Wednesday, 25 January 2017

Training trials in Ecuador

My first run in Pesillo, a small farming village in the Northern Highlands of Ecuador, lasted just six minutes before the steady incline and high altitude had left me gasping for breath and my legs burning. It took several weeks of perseverance before I could just about complete a 5-mile loop of the valley without stopping. More on that here. When I moved on to a 4,500 dairy farm, I had high hopes my new lodgings would provide the perfect base for off-road running. Sadly, sludge so deep it slopped over the rim of my welly boots soon put pay to that idea. I was forced to take to the tarmac.

Vía Selva Alegre is a far cry from the cobbled tracks and family smallholdings of Pesillo. A wide, winding thoroughfare, it is lined with monstrous haciendas, each stretching several kilometres in length. The main traffic - a handful of vehicles every half hour - consists of enormous heavy goods trucks that to and fro between the farms, and local buses that follow a timetable consistent only in its unpredictability. The road slaloms through the hills at a steady but punishing gradient, wending its way gradually upwards for 3-4km before it eventually plateaus. Here, at the highest point, the haciendas are dispersed with a collection of very basic houses, each with a small backyard and a handful of animals. These lots are tiny in comparison to the farms here, but they undoubtedly enjoy some of the best views one could ask for.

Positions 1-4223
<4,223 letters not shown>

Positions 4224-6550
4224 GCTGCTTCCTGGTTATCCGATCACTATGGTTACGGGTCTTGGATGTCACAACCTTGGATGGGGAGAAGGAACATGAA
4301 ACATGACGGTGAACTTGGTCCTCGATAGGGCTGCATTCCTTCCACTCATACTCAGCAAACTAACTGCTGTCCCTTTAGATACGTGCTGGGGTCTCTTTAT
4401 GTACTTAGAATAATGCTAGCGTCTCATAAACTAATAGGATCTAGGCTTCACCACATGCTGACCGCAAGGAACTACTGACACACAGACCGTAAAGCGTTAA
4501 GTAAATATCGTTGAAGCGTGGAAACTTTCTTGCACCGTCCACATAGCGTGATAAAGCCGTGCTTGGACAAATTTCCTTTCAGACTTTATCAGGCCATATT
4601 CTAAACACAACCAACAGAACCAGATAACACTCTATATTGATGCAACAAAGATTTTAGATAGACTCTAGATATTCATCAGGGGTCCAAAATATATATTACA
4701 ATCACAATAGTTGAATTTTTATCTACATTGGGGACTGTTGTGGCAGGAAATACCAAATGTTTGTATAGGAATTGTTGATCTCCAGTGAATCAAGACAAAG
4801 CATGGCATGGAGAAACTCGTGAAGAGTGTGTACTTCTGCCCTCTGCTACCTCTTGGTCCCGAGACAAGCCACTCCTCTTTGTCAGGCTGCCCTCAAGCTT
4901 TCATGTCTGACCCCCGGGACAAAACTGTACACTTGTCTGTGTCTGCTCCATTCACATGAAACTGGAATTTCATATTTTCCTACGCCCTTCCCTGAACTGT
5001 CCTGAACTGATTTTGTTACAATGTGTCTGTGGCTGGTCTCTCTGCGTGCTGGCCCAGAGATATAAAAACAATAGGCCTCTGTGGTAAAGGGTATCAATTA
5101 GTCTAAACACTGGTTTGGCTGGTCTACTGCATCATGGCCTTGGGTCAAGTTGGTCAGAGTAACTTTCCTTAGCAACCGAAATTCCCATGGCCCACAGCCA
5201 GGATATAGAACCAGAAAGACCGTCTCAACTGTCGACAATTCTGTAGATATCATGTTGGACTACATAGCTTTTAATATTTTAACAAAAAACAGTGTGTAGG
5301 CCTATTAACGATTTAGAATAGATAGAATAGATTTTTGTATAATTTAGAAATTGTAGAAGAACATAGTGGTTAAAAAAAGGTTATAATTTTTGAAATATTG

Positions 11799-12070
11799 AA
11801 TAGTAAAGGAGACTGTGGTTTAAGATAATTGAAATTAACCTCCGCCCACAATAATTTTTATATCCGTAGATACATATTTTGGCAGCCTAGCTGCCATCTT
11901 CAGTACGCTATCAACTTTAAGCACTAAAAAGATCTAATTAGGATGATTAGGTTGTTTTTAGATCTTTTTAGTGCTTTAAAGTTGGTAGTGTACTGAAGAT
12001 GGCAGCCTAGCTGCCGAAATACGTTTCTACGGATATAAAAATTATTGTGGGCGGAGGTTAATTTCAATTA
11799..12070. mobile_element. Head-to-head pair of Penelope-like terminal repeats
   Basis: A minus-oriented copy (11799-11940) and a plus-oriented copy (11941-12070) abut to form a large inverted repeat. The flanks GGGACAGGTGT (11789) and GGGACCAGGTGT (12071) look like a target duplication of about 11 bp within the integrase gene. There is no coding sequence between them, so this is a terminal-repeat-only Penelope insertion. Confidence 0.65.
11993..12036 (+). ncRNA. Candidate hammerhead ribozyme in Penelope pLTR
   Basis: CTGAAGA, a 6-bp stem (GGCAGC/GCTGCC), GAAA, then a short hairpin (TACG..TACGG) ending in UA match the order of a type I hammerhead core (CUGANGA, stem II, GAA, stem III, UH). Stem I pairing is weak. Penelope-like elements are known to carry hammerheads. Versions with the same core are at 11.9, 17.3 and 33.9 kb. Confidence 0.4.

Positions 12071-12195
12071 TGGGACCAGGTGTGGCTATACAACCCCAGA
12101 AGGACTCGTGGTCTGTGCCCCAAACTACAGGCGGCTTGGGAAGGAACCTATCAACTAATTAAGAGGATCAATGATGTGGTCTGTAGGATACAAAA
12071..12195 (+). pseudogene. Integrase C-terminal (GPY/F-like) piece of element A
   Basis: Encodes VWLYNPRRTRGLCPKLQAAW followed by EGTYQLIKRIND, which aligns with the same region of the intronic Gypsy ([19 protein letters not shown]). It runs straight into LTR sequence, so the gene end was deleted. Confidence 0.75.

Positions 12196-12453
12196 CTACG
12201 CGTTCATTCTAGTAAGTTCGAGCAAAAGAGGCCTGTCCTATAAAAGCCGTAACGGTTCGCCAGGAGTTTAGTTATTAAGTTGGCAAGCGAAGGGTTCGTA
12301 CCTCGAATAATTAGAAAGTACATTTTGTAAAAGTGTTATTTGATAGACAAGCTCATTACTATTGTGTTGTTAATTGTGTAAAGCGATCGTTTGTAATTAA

On almost all of my runs along Vía Selva Alegre, I was accompanied by two of the farm's dogs - a fiercely loyal German Shepherd called Marca and her young protege, a black puppy called Valiente. An endearing pair, both would trot as close to my heels as physically possible. Sandwiched tightly between them, it's a miracle we didn't all trip and tumble when accelerating down the hill.

In fact, I soon learnt it was much safer running with my doggy escort than than venturing out without them - it turns out the canine residents of the local houses take their guarding duties very seriously. One Sunday, as I reached the highest point of my run, a black Pitbull charged into the road and sunk his fangs into my knee, leaving a nasty gash. Needless to say, I haven't gone back since. In fact, I now have the perfect excuse not to reach the top of the hill! Sadly, I'm also now terrified of any dog that happens to bark as I pass, and have even started to carry defensive ammunition with me (storing pebbles in my leggings and carrying a stick) if I know I'll have to pass a canine guard.

Running here in Ecuador certainly has its ups and downs, but I do have an incentive to keep at it. In October, I got a ballot place in the London Marathon. It's not ideal timing - I'll be travelling for the duration of the training period. Yet, having entered several years running and never yet been successful, it seems too good an opportunity to miss. With an uncertain few weeks ahead, I've no idea if I'll make it to the start line in April. But if I do, I just hope the trials and tribulations of my sporadic training in Ecuador will be enough to see me through the 26 miles to the finish!

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